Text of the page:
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The response to the question below was authored by Marc Mitnick DPM

sesamoiditis after bunion surgery

by Cheryl
(Eureka California )

After bunion surgery on both feet my right foot is not healing and with a compounded cream, anti-inflammatory and new orthotics. I was told I have sesamoiditis. I still have pain and swelling in my left that I could accept

that explanation for... but my right has always felt thicker and it feels like a bony mass on the ball of my foot. Supposedly the x-rays looked fine.
My right foot does not lay flat like my left. Like the tendon is shorter and
the toes are very difficult to move. I did bump it a couple of times very hard right after surgery. It just feels different structurally.
Is there any scan like an MRI that can tell if there is something else going
on? I am afraid I have made my Dr. mad continually asking that question. He said
he knows what it is and has seen it thousands of times. I just cannot explain to
him how different the structure feels and the pain is so much worse. It is like
I did not "develop" sesamoiditis over has been like that ever since
surgery. Should I get a second opinion. I am worried it will effect my employment as I am a mail carrier. Thank You!


Hi Cheryl,

I would tend to agree that ongoing foot problems will tend to adversely affect you as a letter carrier.

There are a few things I would have liked you to mention in your narrative. The first is how long ago you had your bunion corrected. There is acute sesamoiditis and there is chronic sesamoiditis, meaning that sesamoiditis can occur as a result of bunion surgery but how long it lasts is critical.

If you have only had it for a couple of weeks and your surgery is fairly recent, then I am not as concerned as I would be if you had your surgery months ago and the sesamoiditis has been with you for a long period of time.

The other
question I would have liked answered is the type of bunion procedure that you had performed on your right foot. If it involved breaking and resetting the metatarsal bone then there is a greater incidence of sesamoiditis with these procedures than other bunion procedures. If this happens to be the case, then there is the possibility that there was some damage done to the sesamoids themselves, particularly with the saw blade used to cut bone and I am not sure how quickly, if at all, the sesamoids will heal in spite of new orthotics and anti-inflammatory medication.

The other potential problem is if you have very little fat underneath the ball of your foot to begin with. In general those with a "fatty" forefoot tend to have less issues with sesamoiditis than those who have bony feet to begin with, where you can actually feel the sesamoid bone by pressing on the bottom of the foot.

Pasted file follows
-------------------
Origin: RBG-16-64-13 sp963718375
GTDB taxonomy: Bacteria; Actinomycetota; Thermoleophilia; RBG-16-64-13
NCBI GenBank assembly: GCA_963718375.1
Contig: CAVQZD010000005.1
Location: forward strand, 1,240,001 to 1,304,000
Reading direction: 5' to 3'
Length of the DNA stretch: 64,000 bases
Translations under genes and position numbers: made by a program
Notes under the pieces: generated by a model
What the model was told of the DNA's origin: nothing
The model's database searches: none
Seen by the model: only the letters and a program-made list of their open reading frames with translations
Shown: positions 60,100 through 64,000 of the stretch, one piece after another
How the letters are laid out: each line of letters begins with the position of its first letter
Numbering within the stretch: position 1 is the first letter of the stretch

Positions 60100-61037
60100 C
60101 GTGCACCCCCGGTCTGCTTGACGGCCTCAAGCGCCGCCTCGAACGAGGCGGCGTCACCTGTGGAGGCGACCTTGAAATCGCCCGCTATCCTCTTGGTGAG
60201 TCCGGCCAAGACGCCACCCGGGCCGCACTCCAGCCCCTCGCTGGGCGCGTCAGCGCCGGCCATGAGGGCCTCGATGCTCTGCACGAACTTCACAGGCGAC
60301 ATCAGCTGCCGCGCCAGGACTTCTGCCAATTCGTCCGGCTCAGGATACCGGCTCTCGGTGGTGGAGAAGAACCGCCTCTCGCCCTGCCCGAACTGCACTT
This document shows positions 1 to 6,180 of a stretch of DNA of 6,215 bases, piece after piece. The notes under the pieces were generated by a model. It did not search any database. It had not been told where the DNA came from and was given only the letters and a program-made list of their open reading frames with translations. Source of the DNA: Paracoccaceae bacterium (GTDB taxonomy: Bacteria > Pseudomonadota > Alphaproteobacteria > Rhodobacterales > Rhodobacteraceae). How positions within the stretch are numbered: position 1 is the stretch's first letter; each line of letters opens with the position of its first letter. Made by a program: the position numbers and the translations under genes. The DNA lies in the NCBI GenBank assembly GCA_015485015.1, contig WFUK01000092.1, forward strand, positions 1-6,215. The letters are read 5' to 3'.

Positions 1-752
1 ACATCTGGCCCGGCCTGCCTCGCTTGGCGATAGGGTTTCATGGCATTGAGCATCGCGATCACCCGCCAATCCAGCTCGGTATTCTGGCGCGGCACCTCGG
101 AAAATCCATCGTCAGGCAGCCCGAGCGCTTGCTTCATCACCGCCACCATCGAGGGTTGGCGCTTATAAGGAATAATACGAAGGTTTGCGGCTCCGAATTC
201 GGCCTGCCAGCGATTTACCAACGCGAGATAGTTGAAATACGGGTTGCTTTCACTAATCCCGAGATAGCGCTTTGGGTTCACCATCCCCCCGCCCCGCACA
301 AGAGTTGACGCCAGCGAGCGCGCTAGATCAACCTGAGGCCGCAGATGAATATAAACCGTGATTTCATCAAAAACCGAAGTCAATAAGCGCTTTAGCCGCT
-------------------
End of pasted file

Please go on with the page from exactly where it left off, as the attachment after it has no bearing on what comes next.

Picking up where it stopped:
You raise the issue of an MRI. In theory it might be helpful in determining how the structures of your forefoot line up and whether there is any damage to the sesamoids or to the ligaments that attach the sesamoids to each other and to the metatarsal bone. However, if you have any hardware implanted in the bunion site, like screws or pins, that could lessen the effectiveness of the MRI.

I would sum it up this way. If the surgery was fairly recent and you have been bothered by sesamoiditis for a short time, you might ask your surgeon to send you for physical therapy in addition to wearing orthotics and taking medication

If however, your surgery was at least five or six months ago and the sesamoiditis has been present for most of that time, a second opinion may be in order by someone who is unbiased. The fact that your foot does not lay flat and I assume prior to surgery it did lay flat, is a cause for concern to me.

Marc Mitnick DPM

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Mar 07, 2017
Austin Akin Bunionectomy
by: Anonymous


I had this procedure done in Dec.2016 and things appeared to be fine. I used crutches for a few weeks and then I started feeling pain in the ball of my foot. It feels like walking on a pebble constantly. I didn't have this pain prior to the surgery. I spoke to my doctor about the pain so he placed orthotic cushions in my shoes, which helped some, but that pain was still there. I've worn them for 3 weeks now and returned to the doctor. He recushioned them and said to wear them for another 3 weeks, which I'm still wearing now. Once I shower the shoes go back on. I wear the shoes until I go to bed. I still feel the pain and I can't walk bare foot at all. I've done a lot of research online and ran across toe spacers. After I placed my toe (the one I had surgery on) in what feels like the correct alignment, that pebble feeling goes away. Unfortunately, my toe doesn't remain in that position so I believe the sesamoid bones shift back to being out alignment causing this horrible pain. I am totally thinking about toe spacers to see if this will help with that alignment and stop this horrible pain. into good running shoes with cushions.